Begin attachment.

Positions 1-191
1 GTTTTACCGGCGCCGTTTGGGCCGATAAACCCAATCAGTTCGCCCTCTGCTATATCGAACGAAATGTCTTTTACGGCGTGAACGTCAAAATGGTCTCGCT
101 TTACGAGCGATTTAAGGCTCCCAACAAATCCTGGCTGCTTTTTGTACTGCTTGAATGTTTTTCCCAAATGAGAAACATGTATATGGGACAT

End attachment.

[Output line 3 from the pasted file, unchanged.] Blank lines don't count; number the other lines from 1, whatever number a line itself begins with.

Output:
101 TTACGAGCGATTTAAGGCTCCCAACAAATCCTGGCTGCTTTTTGTACTGCTTGAATGTTTTTCCCAAATGAGAAACATGTATATGGGACAT